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Glossary of Family Law Terms

A B C D E F G H I J K L M N O P Q R S T U V W X Y Z #

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Ab Initio: Latin for "from the beginning."

Abandonment: The action of one spouse leaving the marital home without consent of the other spouse. This is considered grounds for divorce in some states.

Abduction: Unlawfully taking another.

Absolute Divorce: Declaration by a court that the marriage has been dissolved so that the parties are no longer married to each other and are free to marry someone else.

Accrue: To propagate or build upon.

Action: Judicial proceeding.

Administrative Officer: The official who is appointed instead of a judge to preside over the child.

Admissible: Any form of testimony or evidence that is allowed into court.

Adultery: When one spouse has sexual intercourse with a third party. This is considered grounds for divorce in some states.

Adversarial Divorce: A divorce where each spouse is unable to come to any agreement.

Adversary: The opposing party in a lawsuit.

AFDC (Aid to Families with Dependent Children): Financial support in the form of cash given to a family with children in need of financial help.

Affidavit: A written statement of facts that are made under oath and which must be witnessed and signed by a notary or another official authorized to administer oaths.

Affirmative Defense: New facts or legal defenses in response to the opposing spouse's pleading.

Agreement: Mutual assent between two or more parties; normally leads to a contract; may be verbal or written.

Alienation of Affection: The defendant diminishes the martial relationship between the plaintiffs and the latter's spouse.

Alimony: Support paid by one ex-spouse to the other as ordered by a court in a divorce (dissolution) case. Alimony is also called "spousal support" in California in some states. Usually it is paid by the male to his ex, but in some cases a wealthy woman may have to pay her husband, or, in same-sex relationships the "bread winner" may pay to support his/her stay-at-home former partner. Many counties and states have adopted formulas for alimony based on the income of each party. Payment of alimony is usually limited by time based on the number of years of marriage. Lengthy marriages may result in a life-time of payments. A substantial change in circumstance, such as illness, retirement, or loss of income, can be grounds for the court to grant a modification or termination of the payment. Failure to pay ordered alimony can result in contempt of court citations and even jail time. The level of alimony can be determined by written agreement and submitted to the court for a stipulated order. Income tax-wise, alimony is deductible as an expense for the payer and charged as income to the recipient. Alimony is completely different from child support.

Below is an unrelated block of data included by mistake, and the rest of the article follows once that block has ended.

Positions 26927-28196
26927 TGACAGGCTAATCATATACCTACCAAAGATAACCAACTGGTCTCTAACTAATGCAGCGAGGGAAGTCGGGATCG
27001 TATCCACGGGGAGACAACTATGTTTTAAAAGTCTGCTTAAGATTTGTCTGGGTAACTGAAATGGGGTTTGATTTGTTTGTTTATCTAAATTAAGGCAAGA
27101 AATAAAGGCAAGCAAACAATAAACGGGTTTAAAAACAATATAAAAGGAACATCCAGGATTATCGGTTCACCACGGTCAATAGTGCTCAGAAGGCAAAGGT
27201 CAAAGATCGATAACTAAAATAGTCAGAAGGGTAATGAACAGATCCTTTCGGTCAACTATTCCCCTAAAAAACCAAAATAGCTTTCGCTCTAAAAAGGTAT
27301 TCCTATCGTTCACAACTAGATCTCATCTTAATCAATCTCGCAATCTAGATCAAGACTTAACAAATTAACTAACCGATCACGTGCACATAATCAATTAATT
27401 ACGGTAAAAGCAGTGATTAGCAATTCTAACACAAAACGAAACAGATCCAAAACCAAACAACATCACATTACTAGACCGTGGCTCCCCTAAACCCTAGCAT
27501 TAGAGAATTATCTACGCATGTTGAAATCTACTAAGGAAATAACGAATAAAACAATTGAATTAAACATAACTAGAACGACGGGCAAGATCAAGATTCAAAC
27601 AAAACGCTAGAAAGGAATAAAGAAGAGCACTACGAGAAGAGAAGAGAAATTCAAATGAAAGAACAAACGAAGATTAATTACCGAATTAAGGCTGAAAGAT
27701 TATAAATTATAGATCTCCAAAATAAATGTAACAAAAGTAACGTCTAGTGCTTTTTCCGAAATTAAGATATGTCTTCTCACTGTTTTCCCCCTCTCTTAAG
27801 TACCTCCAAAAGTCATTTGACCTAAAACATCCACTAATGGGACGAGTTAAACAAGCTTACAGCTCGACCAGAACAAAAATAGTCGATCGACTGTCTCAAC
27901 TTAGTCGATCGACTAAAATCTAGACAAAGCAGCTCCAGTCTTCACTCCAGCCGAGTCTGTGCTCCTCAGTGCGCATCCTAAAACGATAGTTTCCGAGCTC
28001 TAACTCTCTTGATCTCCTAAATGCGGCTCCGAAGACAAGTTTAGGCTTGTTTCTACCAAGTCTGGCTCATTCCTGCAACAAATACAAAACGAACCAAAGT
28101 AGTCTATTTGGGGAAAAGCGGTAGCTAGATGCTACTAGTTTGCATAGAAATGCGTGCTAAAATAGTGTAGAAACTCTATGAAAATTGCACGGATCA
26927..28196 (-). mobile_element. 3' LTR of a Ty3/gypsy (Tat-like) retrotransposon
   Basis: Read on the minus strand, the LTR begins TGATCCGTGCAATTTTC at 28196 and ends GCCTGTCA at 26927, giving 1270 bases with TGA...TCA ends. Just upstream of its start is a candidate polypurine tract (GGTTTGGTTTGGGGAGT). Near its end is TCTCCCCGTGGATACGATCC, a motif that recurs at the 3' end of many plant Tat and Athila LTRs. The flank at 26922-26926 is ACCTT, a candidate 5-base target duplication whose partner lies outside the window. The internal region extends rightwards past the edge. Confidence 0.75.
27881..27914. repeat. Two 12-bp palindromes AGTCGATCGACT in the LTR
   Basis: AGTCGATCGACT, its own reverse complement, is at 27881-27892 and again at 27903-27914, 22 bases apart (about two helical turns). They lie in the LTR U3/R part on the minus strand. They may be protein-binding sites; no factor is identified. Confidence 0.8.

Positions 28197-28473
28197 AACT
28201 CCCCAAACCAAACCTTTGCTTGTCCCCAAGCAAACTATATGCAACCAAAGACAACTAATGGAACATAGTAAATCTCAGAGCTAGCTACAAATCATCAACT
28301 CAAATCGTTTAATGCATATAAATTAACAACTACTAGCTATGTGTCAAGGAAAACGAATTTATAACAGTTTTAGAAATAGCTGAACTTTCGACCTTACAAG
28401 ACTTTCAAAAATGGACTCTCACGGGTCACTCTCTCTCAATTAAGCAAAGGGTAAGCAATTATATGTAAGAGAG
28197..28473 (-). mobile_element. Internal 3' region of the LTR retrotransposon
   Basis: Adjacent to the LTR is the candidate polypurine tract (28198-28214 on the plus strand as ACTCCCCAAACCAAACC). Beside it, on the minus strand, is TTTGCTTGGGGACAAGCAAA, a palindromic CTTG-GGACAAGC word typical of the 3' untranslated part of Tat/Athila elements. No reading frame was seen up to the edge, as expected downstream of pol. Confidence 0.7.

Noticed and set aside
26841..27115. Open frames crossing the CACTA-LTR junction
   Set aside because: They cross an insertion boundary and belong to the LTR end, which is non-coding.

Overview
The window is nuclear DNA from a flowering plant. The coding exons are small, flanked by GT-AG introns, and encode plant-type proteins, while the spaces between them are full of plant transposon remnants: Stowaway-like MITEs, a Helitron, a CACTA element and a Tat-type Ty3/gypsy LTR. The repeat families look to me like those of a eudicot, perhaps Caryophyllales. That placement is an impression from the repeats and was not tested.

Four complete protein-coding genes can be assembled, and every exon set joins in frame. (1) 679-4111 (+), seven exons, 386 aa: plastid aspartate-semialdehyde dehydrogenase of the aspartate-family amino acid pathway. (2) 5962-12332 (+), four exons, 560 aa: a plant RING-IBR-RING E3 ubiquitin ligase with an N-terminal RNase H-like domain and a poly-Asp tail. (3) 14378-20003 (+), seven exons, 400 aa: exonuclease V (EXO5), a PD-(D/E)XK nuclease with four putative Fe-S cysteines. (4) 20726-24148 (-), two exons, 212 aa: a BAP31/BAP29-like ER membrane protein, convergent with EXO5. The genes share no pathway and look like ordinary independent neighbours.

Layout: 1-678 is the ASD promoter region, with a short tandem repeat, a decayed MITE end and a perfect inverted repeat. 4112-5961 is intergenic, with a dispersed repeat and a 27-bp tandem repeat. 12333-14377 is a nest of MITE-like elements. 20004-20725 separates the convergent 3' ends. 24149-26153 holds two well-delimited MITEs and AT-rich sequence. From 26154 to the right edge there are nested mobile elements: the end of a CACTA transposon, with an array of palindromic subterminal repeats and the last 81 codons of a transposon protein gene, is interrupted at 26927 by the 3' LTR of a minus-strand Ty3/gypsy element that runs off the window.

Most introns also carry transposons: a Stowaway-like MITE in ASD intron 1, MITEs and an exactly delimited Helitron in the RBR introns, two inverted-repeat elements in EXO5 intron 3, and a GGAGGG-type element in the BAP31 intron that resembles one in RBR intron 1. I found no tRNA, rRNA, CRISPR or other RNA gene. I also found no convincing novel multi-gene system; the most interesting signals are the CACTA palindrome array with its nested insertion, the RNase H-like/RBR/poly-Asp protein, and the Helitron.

Alimony Pendente: A pretrial order for spousal support.

Allegations: Claims made against the other spouse in the lawsuit.

Alternative Dispute Resolution (ADR): Methods, such as mediation and arbitration, couples can use to obtain a divorce settlement without a trial.

Annulment: A marriage can be dissolved in a legal proceeding in which the marriage is declared void, as though it never took place. In the eyes of the law, the parties were never married. It is available only under certain limited circumstances.

Answer: The formal response for a divorce, separation or annulment petition. The response or answer contains the admission or denial of the allegations made by the petitioner or against the petitioner.

Anetuptial Agreement: A legal contract signed by two people prior to marriage which states limitations to spouse's rights to property, support, or inheritance if the marriage ends in divorce.

Appeal: A request to the higher court for review of the lower court's decision and reversal of the judgment.

Appearance: A formal submission to the courts by the defendant (respondent) in response to a complaint or summons.

Appellant: The individual who brings the appeal.

Appellate Court: The court in which an appeal is heard.

Application: The primary step in all divorce proceedings and court order. (The standard forms are available from the court office.

Apportion: To divide and assign according to a definite rule. The division is not necessarily equal but is fair according to the respective interests of the parties involved.

Appraisal: The procedure for determining the fair market value of an asset for equitable distribution in divorce.

Appraisal Report: A report of the results of an appraisal which begins with the definition of an appraisal problem and leads to a specific conclusion using reasoning and relevant descriptive data.

Arbitration: A legally binding, but not a judicial procedure. When a neutral third party makes judgment on a case. This is not permitted in most states or provinces.

Arrearages: A term used to describe the amount of money less the court order amount of support. If a spouse does not pay the full amount of support, the missing amount is considered the arrearages.

ASSETS - cash, property and investments along with anything else that may be of value to an individual or business.

Assignment: The release by an AFDC recipient of all rights to support arrearages owed the recipient and of the right to receive current child support as the result of the receipt of AFDC.

Attachment: The process by which the court seizes the property of a debtor.

Automatic Wage Deduction: A court ordered child support system in which the non - custodial parent has the support amount deducted directly from his or her paycheck which is then distributed by the employer.

Award: A decision made by a court to compensate a person for something.

Charles R. Ullman & Associates


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